As miners face many economic and technical headwinds, Emerson’s Douglas Morris of the metals and mining and power industry teams, describes how technology can improve mine productivity by reducing unplanned downtime.
If you’ve picked up the newspaper recently, you’ve likely read about several stated changes in investment strategies for mining companies. In the Wall Street Journal, BHP Billiton’s CEO talks about the companies renewed focus: “The prime drive is to get everyone working along the axis of productivity, running our operations more effectively, to increase margins and returns even in the absence of strong prices”. On May 3rd, the first day of trading for the newly formed Glencore Xstrata, CEO Ivan Glassberg discusses how the company “foresees more attractive returns from brownfield expansions and mergers and acquisitions than investment in greenfield projects”.
These strategies make a lot of sense as miners face headwinds: falling commodity prices, lower quality ore bodies, and an increasingly expensive and shrinking skilled labor pool. In fact, Andrew Mackenzie, BHP’s CEO states that a 1% improvement in labor productivity could result in $170 million in annual savings.
A host of items can improve mine productivity, ranging from improving recovery using Advanced Process Control to reducing the amount of unplanned equipment downtime to operating mines remotely. The thread that binds all of these initiatives is technology, which will increasingly be leaned upon to supplement the labor pool and ultimately allow miners to achieve improved margins and shareholder value.
Take for example the mine maintenance team. The most effective method for reducing unplanned downtime with regard to fixed and mobile mining assets is to establish a good condition-monitoring program, which focuses on machinery vibration. Vibration monitoring is widely accepted as one of the earliest fault detection techniques used by maintenance professionals.
Unfortunately, not all miners have access to the expertise that’s required to administer such a program so they either outsource the service or the simply don’t have one in place. One approach that is overcoming this challenge for many miners is the use of an intelligent online vibration monitoring system, such as the CSI 6500 from Emerson.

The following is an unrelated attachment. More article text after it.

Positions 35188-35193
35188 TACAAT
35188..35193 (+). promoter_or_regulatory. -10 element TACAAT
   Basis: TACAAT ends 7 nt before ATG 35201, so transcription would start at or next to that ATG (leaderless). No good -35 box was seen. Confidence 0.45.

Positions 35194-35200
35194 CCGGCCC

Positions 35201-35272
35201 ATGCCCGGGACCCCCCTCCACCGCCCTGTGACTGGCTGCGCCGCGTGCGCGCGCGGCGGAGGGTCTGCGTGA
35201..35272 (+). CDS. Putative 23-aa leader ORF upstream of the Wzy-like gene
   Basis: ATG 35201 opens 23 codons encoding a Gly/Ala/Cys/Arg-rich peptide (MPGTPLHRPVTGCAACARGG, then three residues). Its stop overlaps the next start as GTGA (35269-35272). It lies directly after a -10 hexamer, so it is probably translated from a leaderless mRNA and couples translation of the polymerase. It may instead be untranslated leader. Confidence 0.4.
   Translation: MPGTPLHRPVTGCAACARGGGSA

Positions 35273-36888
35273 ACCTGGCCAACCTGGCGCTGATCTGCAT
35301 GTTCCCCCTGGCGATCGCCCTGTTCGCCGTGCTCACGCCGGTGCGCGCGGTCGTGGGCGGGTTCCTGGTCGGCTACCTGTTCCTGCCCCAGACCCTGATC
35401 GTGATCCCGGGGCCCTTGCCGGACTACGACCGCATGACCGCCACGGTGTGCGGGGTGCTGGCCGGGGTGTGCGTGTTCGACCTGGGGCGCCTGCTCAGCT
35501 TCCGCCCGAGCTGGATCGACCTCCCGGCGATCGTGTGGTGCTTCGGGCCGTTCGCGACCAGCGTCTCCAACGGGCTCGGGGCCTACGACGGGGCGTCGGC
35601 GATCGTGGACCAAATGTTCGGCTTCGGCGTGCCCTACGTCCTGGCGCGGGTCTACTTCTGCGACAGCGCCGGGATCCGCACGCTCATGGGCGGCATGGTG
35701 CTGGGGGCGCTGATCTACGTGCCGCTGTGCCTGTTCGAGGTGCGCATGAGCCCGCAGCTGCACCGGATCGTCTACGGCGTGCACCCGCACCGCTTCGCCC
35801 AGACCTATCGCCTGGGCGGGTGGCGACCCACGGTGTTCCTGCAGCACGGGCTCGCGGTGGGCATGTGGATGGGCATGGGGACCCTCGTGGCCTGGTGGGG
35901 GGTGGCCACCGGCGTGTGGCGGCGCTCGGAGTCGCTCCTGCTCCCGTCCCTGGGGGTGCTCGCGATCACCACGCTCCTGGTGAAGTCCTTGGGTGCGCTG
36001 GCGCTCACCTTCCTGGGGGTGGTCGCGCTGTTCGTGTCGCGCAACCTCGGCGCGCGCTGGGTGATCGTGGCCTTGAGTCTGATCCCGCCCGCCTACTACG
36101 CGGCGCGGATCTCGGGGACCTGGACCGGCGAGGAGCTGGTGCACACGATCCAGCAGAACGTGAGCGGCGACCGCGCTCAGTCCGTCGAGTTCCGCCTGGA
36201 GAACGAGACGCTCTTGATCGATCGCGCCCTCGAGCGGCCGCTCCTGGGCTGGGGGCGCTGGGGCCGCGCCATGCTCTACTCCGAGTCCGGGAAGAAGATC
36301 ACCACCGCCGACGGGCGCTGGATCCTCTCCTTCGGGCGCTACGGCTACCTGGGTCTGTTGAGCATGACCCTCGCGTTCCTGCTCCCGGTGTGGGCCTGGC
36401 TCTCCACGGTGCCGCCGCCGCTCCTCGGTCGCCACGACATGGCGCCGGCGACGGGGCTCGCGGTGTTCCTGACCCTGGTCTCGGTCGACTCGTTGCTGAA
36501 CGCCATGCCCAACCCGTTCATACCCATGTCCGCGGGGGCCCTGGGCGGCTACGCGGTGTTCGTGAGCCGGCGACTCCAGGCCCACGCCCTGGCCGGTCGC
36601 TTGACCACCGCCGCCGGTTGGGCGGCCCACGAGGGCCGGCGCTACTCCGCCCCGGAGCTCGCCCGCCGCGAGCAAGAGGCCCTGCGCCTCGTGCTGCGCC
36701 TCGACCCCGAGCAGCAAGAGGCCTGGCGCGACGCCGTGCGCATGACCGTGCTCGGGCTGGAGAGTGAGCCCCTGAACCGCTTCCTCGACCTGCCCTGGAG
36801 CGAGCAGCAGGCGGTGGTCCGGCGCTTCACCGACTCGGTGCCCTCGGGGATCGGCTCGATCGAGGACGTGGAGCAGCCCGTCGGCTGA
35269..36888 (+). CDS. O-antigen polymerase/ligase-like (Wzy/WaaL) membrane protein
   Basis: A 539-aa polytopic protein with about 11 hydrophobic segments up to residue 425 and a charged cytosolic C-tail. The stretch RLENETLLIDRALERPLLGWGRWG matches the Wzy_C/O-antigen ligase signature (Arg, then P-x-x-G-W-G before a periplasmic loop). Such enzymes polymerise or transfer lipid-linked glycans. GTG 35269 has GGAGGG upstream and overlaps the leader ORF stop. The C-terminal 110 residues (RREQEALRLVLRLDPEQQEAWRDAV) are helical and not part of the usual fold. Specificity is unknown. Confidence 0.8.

Operationally, this system features a patented-technology called PeakVue (peak value analysis), which measures intensifying levels of stress waves in addition to vibration. PeakVue provides a defect warning system that alerts you to problems long before traditional vibration analysis. On top of that, using it doesn’t require experts because the system provides you a number that tells you whether or not something is wrong. Simply put, the higher the PeakVue number, the more severe your problem. Operators can easily interpret these numbers and can get the maintenance staff involved well before any production is affected. Those miners looking to move toward zero unplanned downtime may find PeakVue Emerson’s technologies just the tool capabilities they need.
So where would online condition monitoring with PeakVue be applied in a mine? Here a list of some mobile and fixed asset applications: blasthole drills, electric rope shovels, draglines, mobile and fixed crushers, mills, vibrating screens, haul trucks, stackers, reclaimers, and conveyors.
We are seeing more and more miners turn to condition monitoring. Those that have are realizing improved margins. Those looking for and edge should start with establishing a similar online condition monitoring program.